I’m spending this week at the Exchange Emergent Evolution (Ecubed) conference in downtown Seattle. It’s a small, intimate gathering for technically minded Exchange professionals to get together and get the latest and greatest advanced training. The big downer is that there’s no wireless connectivity, so I can’t blog from the conference. On the other hand, the office can’t e-mail me, so I think I’ll live.
For Monday and Tuesday, I am in the Storage Best Practices session taught by Microsoft’s Dave Lalor; for the rest of the week, I’ll be in the Defense in Depth: Exchange Security session. The first day of the storage session has been an absolute blast and joy; Dave really knows his subject, communicates his excitement and knowledge very well, and has access to the live performance data from the production Exchange servers at Microsoft to illustrate his lessons. It’s awfully hard to argue with someone who is walking through some incredible graphs of high-load production Exchange 2003 SP1 servers purring along like kittens.
Some tasty tidbits from day one (if I go by too quickly, don’t worry; I plan to write these up in more detail later):
- Remember the old advice to always disable write caching on your controllers? This advice comes from the days when clusters used shared SCSI disk systems; each host had its own indepedent SCSI controller on a shared SCSI bus. If a host failed, any data in the cache that hadn’t been committed to disk was lost, creating a hole in your Exchange databases that would nuke them from orbit. If you’re the last person still using this “ghetto clustering” (as one of my fellow conference goers dubbed it), keep following this advice. If you’re using a modern SAN solution, enable your write caching and enable it now. The cache is not on the host, but on the controllers in the array, and the better arrays with redundant controllers make sure cache information is shared between all controllers (verify that yours does this, of course!) The resulting performance win will make your Exchange servers much happier.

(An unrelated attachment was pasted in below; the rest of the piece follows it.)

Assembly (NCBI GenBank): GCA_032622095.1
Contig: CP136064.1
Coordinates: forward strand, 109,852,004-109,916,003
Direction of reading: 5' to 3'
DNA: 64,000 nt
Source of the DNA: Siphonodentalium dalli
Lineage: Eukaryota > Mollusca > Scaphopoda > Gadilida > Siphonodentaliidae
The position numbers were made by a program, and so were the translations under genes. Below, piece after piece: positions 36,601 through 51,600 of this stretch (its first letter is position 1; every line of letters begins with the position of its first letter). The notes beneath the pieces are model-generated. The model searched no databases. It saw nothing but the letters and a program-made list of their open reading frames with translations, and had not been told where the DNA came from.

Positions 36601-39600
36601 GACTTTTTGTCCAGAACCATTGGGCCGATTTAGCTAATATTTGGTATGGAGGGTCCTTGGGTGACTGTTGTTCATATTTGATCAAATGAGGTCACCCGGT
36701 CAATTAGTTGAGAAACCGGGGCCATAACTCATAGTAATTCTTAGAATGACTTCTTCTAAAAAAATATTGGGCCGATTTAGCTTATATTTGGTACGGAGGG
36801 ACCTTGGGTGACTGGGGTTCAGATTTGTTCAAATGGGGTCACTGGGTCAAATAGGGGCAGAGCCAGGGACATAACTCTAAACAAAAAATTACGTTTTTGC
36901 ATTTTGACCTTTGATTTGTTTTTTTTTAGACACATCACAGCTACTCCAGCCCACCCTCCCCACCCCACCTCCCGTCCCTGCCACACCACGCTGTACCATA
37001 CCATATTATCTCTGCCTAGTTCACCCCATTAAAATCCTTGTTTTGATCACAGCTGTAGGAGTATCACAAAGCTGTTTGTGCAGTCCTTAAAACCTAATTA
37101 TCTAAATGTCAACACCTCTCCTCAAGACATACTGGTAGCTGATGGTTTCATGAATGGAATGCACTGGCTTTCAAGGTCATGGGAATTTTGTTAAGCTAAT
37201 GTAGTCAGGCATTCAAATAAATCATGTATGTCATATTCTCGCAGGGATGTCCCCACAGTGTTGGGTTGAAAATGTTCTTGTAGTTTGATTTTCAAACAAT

- If you have a dedicated array for your Exchange boxes, don’t bother with read caching on the array. Exchange does not benefit at all from read caching.
- Contrary to popular opinion, RAID 5 volumes may in fact be suitable for your Exchange database mounts depending on the particlar I/O characteristics of your traffic. A big part of this is how your RAID controller handles write caching. Any type of RAID array introduces additional I/O operations (IOPs) behind the controller; a RAID 10 array (a stripe of mirrored disk pairs) turns every one write IOP at the host into two write IOPs at the controller. RAID 5 arrays can incur an additional penalty; this varies by vendor and model. A common penalty factor is 4: each write IOP at the host incurs an additional two read IOPs and two write IOPs at the controller. With detailed knowledge of your disk performance, your database design, the particular of your RAID controller, and some careful attention to detail, you can produce more than acceptable performance for Exchange databases on a RAID 5 volume.